Federal crop insurance provided by USDA’s Federal Crop Insurance Corporation (FCIC) and participating private companies (Approved Insurance Providers or AIPs) is often described as a program based on “self-certification.” Farmers annually report their own acreage, ownership, yield histories, and other key information, mostly on an honor system. FCIC and AIPs require support documents, and can investigate after the fact, but the system largely depends on honest people telling the truth.
To make it legally enforceable, participating farmers must sign the documents they submit to FCIC and their AIPs, certifying that information is accurate. If later investigation finds the farmer misreported, then penalties – sometimes severe – can be imposed.
AIPs often depend on these certifications in denying indemnity claims, especially claims based on errors or false statements in the farmer’s reports. But this protection for AIPs is far from absolute, especially where the AIP (or its agent) bears some responsibility for giving the farmer bad advice.
One recent Arbitration case tested the outer limits of this system. The AIP in this case had received an inquiry from RMA that one of its insured farmers was owned by a foreign national – a potential violation of FCIC ownership rules. But the farmer failed to report the foreign national on his insurance application as an SBI (Substantial Beneficial Interest) because the ownership interest was too distant. Simply put, the foreign national owned an owner of an owner of an owner of the farm (fourth tier). Most industry professionals understood the RMA rule to require reporting only of two tiers (the farm and its immediate owner). On first hearing RMA’s concern, the AIP studied the issue and stuck with its initial reading that the policy was correct – only two tiers of ownership needed to be reported. The farmer, based on this advice, continued not to report the distant owner.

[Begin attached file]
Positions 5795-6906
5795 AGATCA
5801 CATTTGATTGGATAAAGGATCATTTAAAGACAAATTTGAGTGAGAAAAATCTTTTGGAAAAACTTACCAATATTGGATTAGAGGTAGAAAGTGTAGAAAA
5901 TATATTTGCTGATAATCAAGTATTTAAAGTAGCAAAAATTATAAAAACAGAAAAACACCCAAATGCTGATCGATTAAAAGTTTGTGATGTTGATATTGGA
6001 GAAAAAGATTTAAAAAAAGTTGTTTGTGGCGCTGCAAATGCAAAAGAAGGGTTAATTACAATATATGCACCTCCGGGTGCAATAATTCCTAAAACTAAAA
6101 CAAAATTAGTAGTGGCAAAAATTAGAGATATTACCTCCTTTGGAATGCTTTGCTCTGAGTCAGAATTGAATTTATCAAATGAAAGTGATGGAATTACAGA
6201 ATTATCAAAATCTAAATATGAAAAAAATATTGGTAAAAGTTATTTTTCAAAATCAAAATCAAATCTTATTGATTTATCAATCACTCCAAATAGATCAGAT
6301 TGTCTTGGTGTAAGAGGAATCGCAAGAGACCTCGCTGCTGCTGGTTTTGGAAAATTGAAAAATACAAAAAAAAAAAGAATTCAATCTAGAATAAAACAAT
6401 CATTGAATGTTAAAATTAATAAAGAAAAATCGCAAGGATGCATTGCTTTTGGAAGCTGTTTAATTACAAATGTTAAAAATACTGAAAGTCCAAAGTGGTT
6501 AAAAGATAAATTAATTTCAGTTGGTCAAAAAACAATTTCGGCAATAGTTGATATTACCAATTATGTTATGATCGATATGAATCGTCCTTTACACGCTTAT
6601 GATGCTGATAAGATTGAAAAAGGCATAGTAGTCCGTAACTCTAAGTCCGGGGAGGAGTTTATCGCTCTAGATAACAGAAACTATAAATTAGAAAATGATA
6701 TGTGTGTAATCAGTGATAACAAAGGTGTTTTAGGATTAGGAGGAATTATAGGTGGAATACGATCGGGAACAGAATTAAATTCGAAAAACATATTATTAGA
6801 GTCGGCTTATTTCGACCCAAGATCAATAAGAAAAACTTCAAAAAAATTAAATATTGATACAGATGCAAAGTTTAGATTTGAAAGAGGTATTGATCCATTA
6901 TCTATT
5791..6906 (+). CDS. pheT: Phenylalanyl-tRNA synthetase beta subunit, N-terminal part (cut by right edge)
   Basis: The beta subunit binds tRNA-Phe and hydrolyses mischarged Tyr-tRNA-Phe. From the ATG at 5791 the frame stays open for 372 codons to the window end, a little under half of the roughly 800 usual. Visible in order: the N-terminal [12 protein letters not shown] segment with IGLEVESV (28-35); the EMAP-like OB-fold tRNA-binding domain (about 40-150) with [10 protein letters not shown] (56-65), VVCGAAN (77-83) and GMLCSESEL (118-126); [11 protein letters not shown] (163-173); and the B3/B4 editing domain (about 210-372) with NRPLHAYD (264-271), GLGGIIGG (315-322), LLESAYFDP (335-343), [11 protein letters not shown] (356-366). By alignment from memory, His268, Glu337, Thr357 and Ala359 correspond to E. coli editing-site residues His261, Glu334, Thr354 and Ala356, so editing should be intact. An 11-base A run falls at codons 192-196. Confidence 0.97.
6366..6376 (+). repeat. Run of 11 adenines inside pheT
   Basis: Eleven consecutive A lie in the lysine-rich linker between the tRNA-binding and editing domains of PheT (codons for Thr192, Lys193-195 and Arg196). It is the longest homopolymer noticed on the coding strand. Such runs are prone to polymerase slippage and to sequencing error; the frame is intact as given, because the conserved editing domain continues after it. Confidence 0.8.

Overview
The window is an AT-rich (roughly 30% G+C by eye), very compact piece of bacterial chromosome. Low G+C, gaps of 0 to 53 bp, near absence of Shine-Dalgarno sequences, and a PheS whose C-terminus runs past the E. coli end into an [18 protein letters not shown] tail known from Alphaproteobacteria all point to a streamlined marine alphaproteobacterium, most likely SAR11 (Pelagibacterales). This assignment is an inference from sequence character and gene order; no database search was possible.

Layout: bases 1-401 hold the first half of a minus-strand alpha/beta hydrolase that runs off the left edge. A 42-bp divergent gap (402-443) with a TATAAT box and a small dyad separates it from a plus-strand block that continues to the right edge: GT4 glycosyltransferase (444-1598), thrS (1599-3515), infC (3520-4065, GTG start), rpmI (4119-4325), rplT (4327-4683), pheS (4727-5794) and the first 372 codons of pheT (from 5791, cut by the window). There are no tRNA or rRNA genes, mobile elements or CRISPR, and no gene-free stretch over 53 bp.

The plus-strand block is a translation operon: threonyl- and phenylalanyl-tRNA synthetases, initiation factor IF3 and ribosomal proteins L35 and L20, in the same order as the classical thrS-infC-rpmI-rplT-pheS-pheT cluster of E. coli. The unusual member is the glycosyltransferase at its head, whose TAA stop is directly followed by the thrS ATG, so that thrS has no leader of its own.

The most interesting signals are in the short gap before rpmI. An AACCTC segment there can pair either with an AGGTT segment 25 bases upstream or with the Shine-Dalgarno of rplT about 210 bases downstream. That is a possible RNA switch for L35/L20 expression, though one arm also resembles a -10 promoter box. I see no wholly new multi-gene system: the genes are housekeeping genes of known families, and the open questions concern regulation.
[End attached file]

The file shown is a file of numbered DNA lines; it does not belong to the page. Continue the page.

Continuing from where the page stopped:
A few years later, this case ended up in litigation. The AIP found itself opposing the farmer, claiming the coverage was void due to the undisclosed ineligible foreign owner. The AIP argued (among other things) that the farmer had failed in his “self-certification” duty by failing to report the foreign owner – even based on the advice of the AIP itself. RMA, talking through an expert witness, largely sided with the AIP.
This raised a question: Could the FCIC policy actually penalize an insured farmer for an incorrect certified answer on a crop insurance application, when the insured based that answer on advice from the AIP, which in turn had based its opinion on a reasonable reading of RMA rules? We assisted this farmer in arguing that, no, it can’t, and the Arbitrator agreed with us.
The fact is, RMA requires standardized language for AIPs to use in obtaining farmer certifications (see FCIC’s “Document and Supplemental Standards Handbook,” exhibit 2). This language contains an obvious escape clause: “to the best of my knowledge and belief.” If a farmer signs a certification in good faith, with a demonstrable basis of “knowledge and belief” that the information was correct – such as advice from his agent or AIP, a legitimate computer error, or some other factor -- then the farmer has NOT violated the certification on its face.
Here’s how the Arbitrator explained it in our case:
“[The AIP] argued that, even though it never requested [the farmer] report SBI information for [the distant owner] at the time it applied for coverage during the three years in dispute, FCIC crop insurance nevertheless is a ‘self-certification’ program and [the farmer] was required to report the information despite [the AIP’s] assurances that it was not necessary.
“This argument falls to facts on the record. During the oral hearing, counsel for [the farmer] pointed to the text of the actual certification that [the farmer] was required to sign …. It says: ‘I certify that the information and answers on this application are correct to my knowledge and belief….’
“This ‘knowledge and belief’ certainly was informed by the advice [the farmer] had received from [the AIP] that the SBI information on [the distant owner] was not required, making the certification truthful and accurate on its face. There was no failure of ‘self certification’ by [the farmer].”
The lessons are clear. For AIPs defending against a farmer claim, be very careful in relying on a farmer’s signature to an RMA “self-certification” standing alone to prove a case. For farmers, if they can show “knowledge and belief” supporting their report, they have satisfied their duty of “self-certification” based on plain language as required by RMA.